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We were so saddened to learn of the sudden and unexpected death of our friend and neighbor, Noble Barker, Jr., on Sunday and extend sincere sympathy to all of his family. We shared many areas of interest, including a strong faith, agricultural roots, a love of the history of the Ozarks and an interest in preserving the old ways and lifestyle of generations past. It is very difficult to imagine the loss for this family of four generations who’ve lived and worked side by side for many years.
The Barker farm on Brush Creek, east of Bryant, is home to Noble’s folks, Skeez and Inez, to Noble and Nancy who have operated a dairy farm there for many years, and to their son, Tom and his wife and two little boys. Besides the dairy, Tom and Noble partnered in a sawmill and timber operation, continuing a long family tradition.
Several years ago, Noble, his dad, Skeez (Noble G., Sr.) and Tom told me about their timber heritage. Back in the early 1900s, Skeez’s grandfather, Charley, and father, Noble A., were part owners of the Big Mill, a large business that operated for about seven years in an area known as Cane Bottom on Bryant Creek. The operation included sawmills, a drying kiln, a planing mill and a commissary and employed many local men, as many as 50 at a time. Noble estimated that eight million board feet of virgin pine was cut during those years.
There were log cutters, skinners with their spans of mules, haulers who drove the wagon loads of logs out of the deep woods, sawyers who operated the mills, planermen, edgermen, block setters, log turners, off-beaters, boiler firemen, graders and those who hauled the cut lumber to town. All the equipment was steam-driven. Can you imagine how it must have looked and sounded?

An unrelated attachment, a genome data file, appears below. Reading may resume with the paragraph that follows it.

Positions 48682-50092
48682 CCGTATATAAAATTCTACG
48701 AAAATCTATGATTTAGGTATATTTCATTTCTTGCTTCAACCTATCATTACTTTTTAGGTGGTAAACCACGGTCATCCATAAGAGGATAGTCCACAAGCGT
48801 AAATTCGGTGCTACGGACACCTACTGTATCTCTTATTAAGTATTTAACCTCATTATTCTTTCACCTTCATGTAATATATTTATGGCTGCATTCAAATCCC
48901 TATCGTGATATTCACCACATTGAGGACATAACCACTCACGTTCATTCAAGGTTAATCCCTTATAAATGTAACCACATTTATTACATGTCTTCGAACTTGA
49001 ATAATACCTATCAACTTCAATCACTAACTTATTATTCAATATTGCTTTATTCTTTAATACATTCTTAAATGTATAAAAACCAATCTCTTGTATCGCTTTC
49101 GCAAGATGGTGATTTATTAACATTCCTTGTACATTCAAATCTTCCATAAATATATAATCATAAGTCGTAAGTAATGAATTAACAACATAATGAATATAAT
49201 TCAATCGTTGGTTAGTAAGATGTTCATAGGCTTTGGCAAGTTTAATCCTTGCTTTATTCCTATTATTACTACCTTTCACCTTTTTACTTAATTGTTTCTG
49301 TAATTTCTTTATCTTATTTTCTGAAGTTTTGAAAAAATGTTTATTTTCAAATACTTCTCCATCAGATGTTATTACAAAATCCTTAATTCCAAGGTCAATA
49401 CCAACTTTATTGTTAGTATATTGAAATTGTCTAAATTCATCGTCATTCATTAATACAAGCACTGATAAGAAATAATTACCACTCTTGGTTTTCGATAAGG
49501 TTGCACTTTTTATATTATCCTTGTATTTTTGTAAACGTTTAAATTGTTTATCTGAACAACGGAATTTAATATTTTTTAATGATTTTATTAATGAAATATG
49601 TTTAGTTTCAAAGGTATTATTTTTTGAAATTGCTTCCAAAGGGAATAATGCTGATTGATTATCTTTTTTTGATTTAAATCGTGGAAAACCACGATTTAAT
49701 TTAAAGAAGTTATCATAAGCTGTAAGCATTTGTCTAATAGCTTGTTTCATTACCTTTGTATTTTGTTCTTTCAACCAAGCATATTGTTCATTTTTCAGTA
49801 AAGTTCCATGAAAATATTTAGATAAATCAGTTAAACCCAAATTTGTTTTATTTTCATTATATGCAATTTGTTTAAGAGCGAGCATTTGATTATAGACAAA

At the time Noble was telling this story, the late Lawrence Smith of Brixey was the last surviving man who had worked in the Big Mill. He passed away a year or two ago.
Noble was proud that he and Tom were continuing the family heritage of working with timber in the Ozark hills and hollers. He was extremely knowledgeable about trees and loved to talk about the merits of different varieties and the ways in which the family worked to improve their stands of timber. Their lifestyle has been a model of timber conservation.
Music was another special love for Noble, with oldtime gospel being his favorite style. Rita Cudworth, Connie Collins, Shorty Martin, the late Glain Martin and Noble formed a group known as Bryant River Gospel, and they sang at churches and community gatherings throughout the area for many years. The five gathered every Monday night to practice, either at Connie or Glain’s home. Singing with the group was a source of true joy for Noble.
And for years he lent his tenor to the choir and to a quartet at First Christian Church in Gainesville. Last Sunday during the Go-Getters Sunday School class, of which the Barkers are members, Mary Nelson shared that Noble had recently given her a piece of music that he hoped they would soon practice. The name of the song is Springtime in Heaven. It is surely a season Noble Barker is now enjoying.